Herbal drugs are safe and show significantly fewer side effects than their synthetic counterparts. Curcumin (an active ingredient primarily found in turmeric) shows therapeutic properties, but its commercial use as a medication is unrealized, because of doubts about its potency. The literature reveals that electrospun nanofibers show simplicity, efficiency, cost, and reproducibility compared to other fabricating techniques. Forcespinning is a new technique that minimizes limitations and provides additional advantages to electrospinning. Polymer-based nanofibers—whose advantages lie in stability, solubility, and drug storage—overcome problems related to drug delivery, like instability and hydrophobicity. Curcumin-loaded polymer nanofibers show potency in healing diabetic wounds in vitro and in vivo. The release profiles, cell viability, and proliferation assays substantiate their efficacy in bone tissue repair and drug delivery against lung, breast, colorectal, squamous, glioma, and endometrial cancer cells. This review mainly discusses how polymer nanofibers interact with curcumin and its medical efficacy.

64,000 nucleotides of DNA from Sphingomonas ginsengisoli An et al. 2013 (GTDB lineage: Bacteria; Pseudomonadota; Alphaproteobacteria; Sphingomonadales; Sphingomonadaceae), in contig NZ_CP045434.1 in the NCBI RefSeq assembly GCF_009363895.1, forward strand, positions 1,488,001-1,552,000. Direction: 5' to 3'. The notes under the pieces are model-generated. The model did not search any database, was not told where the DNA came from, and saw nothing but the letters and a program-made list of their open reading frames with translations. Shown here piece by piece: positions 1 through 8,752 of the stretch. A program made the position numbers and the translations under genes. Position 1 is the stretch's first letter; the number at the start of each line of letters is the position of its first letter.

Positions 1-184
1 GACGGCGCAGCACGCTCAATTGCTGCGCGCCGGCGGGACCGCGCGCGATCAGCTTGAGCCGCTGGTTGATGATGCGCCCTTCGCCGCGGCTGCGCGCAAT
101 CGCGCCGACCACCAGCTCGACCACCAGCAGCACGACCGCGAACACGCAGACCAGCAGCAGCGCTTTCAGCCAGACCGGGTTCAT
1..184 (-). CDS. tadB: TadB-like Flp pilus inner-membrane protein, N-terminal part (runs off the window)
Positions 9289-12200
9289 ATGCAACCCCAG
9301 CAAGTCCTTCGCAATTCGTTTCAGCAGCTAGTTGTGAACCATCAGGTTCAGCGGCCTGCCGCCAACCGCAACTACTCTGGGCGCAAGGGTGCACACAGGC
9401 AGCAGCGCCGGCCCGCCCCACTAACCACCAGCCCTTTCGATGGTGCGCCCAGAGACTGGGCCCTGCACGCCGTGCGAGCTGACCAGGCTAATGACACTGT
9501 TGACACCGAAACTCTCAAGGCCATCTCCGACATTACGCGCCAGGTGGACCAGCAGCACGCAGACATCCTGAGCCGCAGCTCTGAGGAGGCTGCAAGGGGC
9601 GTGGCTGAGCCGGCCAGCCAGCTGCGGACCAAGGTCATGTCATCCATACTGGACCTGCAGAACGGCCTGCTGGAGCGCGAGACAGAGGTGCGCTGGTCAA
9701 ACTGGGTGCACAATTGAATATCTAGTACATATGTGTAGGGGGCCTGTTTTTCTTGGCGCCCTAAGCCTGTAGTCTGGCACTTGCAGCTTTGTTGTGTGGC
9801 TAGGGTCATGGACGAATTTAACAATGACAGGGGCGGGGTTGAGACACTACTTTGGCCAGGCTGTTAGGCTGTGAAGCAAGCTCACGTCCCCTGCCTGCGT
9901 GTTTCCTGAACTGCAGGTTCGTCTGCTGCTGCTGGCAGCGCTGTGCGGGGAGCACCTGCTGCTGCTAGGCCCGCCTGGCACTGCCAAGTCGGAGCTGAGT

All Science Journal Classification (ASJC) codes
- Materials Science(all)